Home is more than a residence
The country you live and work in, the country you call home, and the country where you pay tax may not necessarily be the same. And the choices you make for each can have a significant impact on how much UK tax you pay, if any.
Residence versus domicile
Your domicile is the country you regard as your permanent home, whereas your residence is simply a place you choose to live for a time. You can only have one domicile at a time, but it’s possible to be resident in more than one country at once, depending on how you’ve spent your time and the rules in each country.
If you’re not careful about how much time you spend in each of your chosen residences, you could end up paying twice as much tax.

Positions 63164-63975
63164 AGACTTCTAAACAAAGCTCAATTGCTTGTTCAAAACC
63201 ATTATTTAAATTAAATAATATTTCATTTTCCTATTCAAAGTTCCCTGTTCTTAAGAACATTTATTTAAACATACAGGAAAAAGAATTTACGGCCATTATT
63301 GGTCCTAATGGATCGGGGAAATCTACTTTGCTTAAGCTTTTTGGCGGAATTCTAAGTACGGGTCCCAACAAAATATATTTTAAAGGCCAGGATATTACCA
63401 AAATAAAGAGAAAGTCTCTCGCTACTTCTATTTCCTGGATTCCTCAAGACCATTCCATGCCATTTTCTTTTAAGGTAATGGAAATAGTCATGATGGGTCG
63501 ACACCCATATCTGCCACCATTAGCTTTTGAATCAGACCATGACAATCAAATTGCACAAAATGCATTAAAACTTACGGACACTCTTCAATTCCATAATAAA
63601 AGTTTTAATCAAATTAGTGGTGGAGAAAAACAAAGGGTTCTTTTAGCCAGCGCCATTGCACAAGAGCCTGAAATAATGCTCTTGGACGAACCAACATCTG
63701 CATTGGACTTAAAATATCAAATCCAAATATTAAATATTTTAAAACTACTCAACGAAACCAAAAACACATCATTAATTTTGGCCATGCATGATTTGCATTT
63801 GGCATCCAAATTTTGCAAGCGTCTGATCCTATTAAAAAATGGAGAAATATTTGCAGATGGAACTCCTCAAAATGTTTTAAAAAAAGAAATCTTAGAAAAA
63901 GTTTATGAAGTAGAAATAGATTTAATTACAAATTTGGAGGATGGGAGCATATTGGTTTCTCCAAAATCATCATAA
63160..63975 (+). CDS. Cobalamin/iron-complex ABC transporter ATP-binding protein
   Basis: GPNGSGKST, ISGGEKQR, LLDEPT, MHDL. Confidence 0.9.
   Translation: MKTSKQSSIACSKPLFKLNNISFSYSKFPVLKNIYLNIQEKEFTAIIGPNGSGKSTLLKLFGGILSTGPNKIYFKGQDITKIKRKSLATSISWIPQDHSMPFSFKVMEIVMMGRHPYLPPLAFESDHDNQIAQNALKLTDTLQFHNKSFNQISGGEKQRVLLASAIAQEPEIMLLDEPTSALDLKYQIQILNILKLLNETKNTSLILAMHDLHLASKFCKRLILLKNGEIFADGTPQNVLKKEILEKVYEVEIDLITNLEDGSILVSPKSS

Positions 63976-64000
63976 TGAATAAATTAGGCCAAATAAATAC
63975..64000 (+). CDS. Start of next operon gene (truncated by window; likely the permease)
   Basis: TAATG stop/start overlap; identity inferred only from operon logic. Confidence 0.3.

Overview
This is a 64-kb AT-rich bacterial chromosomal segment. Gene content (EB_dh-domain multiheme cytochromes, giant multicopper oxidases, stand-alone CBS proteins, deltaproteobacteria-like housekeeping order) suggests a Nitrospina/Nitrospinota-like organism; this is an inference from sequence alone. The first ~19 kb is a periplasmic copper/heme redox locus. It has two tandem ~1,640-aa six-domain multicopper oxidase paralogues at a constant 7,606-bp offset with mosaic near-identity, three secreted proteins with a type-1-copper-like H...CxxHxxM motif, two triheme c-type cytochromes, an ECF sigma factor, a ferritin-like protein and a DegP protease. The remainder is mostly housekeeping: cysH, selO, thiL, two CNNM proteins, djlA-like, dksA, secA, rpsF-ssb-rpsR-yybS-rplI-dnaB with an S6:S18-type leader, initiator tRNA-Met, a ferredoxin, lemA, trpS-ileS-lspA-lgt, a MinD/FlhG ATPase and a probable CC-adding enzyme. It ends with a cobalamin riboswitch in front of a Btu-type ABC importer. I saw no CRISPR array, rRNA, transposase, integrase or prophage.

We’ll help you to determine your residence and domicile and recommend any adjustments to how you spend your time in order to minimise your tax bill.
The impact of your domicile status
Your domicile status effects how much income tax, capital gains tax and inheritance tax you may be required to pay, so it’s essential to carefully consider how and where you split your time.
- A British domiciled person is liable to pay inheritance tax on their entire estate wherever it is in the world.
- A ‘non-dom’ is liable to pay UK inheritance tax only on their UK property, unless they are ‘deemed’ UK domiciled.
- There’s also a £325,000 limit on the amount a non-dom spouse can inherit free of IHT, providing they haven’t elected to be treated as UK domiciled.
Non-domicile status has come under the spotlight in recent years, with the government closing loopholes and tightening the rules in order to bring in more money and reduce the tax gap. We will help you to comply with any and all tax rules in order to make the most of your money both here in the UK and overseas.
If you’re concerned about your residency after the UK leaving the EU, download our factsheet Residence and Domicile After Brexit.